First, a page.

Circles Network


Circles Network is a UK wide voluntary organisation based in Warwickshire, renowned for building inclusive communities on the foundations of justice, advocacy, empowerment and friendships. This organisation has  expertise in the development of Circles of Support, Independent and Collective Advocacy, Person Centred Planning and Inclusion into the mainstream of life.

Issue addressed

Circles Network has a great experience in building circles of support. Over the last  two decades they have initiated and developed thousands of Circles of Support across the UK and they also directly provide on-going facilitation to build Circles of Support across the UK.

Background information

The idea of a Circle of Support was developed in Canada, spread fairly quickly through North America and then began in the UK in the mid 1980s.

Circles Network works with disabled or disadvantaged adults but also with parents to support them and their children.

Description of practice

A Circle of Support or a Circle of Friends, is a group of people who meet together on a regular basis to help somebody accomplish their personal goals in life. The Circle acts as a community around that person (the ‘focus person’) who, for one reason or another, is unable to achieve what they want in life on their own and decides to ask others for help. The focus person is in charge, both in deciding who to invite to be in the Circle, and also in the direction that the Circle’s energy is employed, although a facilitator is normally chosen from within the Circle to take care of the work required to keep it running.
The members of the Circle of Support, who may include family, friends and other community members, are not paid to be there. They are involved because they care enough about the focus person to give their time and energy to helping that person to overcome obstacles and increase the options which are open to them. Although the focus person’s goals are the primary drive in everything the Circle does, the relationship is not just one way. The members will all have diverse gifts and interests, and there can appear many new opportunities and possibilities which had not even been considered before forming the Circle.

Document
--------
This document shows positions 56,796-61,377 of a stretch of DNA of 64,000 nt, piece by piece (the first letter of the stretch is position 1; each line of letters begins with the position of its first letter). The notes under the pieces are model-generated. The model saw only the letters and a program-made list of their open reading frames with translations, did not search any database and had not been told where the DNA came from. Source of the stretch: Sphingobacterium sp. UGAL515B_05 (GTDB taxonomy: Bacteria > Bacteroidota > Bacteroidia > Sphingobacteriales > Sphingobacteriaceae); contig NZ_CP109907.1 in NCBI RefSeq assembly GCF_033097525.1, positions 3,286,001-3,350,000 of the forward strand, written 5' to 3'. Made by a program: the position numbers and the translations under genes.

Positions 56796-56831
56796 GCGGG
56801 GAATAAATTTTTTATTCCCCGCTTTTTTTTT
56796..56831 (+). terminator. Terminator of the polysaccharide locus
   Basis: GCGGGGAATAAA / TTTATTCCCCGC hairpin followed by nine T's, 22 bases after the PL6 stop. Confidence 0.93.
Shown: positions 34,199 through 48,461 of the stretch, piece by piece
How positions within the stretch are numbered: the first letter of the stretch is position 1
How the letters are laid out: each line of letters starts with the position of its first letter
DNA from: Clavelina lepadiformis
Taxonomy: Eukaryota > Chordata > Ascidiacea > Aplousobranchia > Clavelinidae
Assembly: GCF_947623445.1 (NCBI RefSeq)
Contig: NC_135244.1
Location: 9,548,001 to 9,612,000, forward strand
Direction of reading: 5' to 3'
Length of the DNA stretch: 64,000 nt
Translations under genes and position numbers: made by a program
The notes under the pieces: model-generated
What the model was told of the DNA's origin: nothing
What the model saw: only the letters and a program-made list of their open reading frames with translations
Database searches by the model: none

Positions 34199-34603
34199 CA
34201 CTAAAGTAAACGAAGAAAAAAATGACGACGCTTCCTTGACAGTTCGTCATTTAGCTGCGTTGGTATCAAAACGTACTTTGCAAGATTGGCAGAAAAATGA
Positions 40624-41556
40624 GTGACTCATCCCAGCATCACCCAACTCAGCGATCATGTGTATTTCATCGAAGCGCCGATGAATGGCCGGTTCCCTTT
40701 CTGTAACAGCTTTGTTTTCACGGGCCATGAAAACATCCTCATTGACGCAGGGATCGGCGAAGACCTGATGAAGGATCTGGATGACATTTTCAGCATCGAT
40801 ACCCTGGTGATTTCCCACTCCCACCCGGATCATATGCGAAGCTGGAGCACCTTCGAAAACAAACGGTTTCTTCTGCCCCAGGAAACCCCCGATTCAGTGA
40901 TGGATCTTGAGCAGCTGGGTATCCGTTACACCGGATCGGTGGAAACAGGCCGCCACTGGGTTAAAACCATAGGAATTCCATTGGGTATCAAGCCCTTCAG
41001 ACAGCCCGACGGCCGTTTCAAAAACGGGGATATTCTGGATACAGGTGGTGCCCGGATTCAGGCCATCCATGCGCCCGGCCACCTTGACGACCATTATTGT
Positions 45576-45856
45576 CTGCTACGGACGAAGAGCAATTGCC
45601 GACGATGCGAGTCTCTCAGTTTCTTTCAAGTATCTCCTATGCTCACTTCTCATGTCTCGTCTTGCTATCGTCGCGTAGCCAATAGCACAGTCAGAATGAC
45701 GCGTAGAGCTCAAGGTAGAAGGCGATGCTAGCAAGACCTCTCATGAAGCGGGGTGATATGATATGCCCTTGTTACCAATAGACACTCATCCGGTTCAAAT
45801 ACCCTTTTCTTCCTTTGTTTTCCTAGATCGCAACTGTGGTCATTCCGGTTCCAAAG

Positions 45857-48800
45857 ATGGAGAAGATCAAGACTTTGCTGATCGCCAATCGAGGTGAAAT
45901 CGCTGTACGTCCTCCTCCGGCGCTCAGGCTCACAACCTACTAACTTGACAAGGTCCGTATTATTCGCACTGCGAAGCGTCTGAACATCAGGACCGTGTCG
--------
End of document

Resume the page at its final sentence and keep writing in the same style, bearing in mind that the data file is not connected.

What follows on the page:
Because of this, an important function of the Circle is to regularly re-visit the plans which they are working with, to keep the direction current in terms of what the person really wishes to achieve.

A Circle of Support is not a service or tool to be applied to a certain group of people. Circles are about seeing people as individuals who feel they need support in order to take more control over their own lives. A Circle properly facilitated is empowering to all of the individuals involved and, unlike many service systems, does not reinforce dependence.

Circles Network help to set up and facilitate Circles of Support. This works also thanks to their volunteers. This is why their expertise working with volunteers is also very important.

Circles Network also offers training programmes on facilitating Circles of Support so that more people can learn the skills and tools required to implement and develop Circles of Support.

Several stories can be read on the Circles Network website, which illustrates the work done with specific individuals:


This presentation of Circles Network focuses mainly on circles of support but Circles Network has a wider experience, also in other fields like Person Centered Planning or Advocacy. Nevertheless, this organisation has an extensive experience in building circles of support not only for people with intellectual disabilities but also those living with elderly parents or carers. Many tools and materials have been specifically designed by Circles Network to help people dream, explore, build and plan their future lives.  The materials are unfortunately not available online. However, the available information, especially the personal stories, are very inspiring. It also gives examples of how you link or reconnect isolated people (what “hook” is used – each person’s experience is different). It also illustrate what time frame this work takes.

More information

2014 Inclusion Europe. Rue d'Arlon 55, 1040 Brussels, Belgium